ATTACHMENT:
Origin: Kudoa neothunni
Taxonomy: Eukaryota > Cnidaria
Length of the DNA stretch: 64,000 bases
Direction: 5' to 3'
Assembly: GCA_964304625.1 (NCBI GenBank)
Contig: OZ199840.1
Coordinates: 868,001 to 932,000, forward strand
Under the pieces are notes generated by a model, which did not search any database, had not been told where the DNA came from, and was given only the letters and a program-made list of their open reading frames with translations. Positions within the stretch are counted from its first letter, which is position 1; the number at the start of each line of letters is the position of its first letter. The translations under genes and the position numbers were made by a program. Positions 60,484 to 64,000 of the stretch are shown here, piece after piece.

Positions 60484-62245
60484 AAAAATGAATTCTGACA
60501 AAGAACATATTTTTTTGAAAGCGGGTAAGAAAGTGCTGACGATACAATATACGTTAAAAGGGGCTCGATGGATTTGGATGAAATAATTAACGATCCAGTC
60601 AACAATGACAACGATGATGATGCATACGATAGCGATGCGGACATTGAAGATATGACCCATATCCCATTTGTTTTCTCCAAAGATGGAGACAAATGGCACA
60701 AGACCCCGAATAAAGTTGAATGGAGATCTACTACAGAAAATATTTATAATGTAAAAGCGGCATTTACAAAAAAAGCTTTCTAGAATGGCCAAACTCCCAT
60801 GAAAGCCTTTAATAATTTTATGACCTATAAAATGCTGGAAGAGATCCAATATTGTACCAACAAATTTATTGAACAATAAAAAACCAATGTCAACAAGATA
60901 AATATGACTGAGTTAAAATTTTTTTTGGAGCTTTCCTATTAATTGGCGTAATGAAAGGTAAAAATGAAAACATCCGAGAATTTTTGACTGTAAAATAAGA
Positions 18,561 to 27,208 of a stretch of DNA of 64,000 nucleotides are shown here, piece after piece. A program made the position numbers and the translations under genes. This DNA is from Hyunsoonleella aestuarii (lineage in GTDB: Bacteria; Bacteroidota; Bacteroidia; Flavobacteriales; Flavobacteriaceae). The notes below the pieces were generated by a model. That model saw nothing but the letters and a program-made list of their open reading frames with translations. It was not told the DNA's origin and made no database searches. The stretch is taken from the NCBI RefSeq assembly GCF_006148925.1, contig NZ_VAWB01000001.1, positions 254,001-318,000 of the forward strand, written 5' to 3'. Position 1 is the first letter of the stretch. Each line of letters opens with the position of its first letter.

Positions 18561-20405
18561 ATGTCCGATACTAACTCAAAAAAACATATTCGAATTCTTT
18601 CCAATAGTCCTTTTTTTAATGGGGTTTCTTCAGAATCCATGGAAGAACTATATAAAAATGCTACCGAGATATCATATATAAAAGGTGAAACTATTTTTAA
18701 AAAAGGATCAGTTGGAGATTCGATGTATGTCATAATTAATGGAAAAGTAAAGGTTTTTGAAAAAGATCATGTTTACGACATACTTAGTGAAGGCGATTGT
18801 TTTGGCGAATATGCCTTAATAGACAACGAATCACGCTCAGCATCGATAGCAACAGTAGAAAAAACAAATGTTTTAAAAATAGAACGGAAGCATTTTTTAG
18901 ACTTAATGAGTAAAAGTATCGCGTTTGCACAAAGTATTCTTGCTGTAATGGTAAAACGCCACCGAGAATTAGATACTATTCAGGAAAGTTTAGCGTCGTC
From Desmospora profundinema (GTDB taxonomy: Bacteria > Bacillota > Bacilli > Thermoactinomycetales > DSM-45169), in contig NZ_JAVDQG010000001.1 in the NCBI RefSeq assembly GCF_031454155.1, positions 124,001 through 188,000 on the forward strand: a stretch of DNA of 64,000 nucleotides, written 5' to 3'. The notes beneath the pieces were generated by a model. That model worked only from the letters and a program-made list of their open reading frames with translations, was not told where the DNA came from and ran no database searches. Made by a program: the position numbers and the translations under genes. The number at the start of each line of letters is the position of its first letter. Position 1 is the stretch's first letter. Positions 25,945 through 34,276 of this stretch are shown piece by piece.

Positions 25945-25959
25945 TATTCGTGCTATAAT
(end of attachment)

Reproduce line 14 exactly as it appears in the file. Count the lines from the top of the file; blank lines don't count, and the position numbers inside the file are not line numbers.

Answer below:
60801 GAAAGCCTTTAATAATTTTATGACCTATAAAATGCTGGAAGAGATCCAATATTGTACCAACAAATTTATTGAACAATAAAAAACCAATGTCAACAAGATA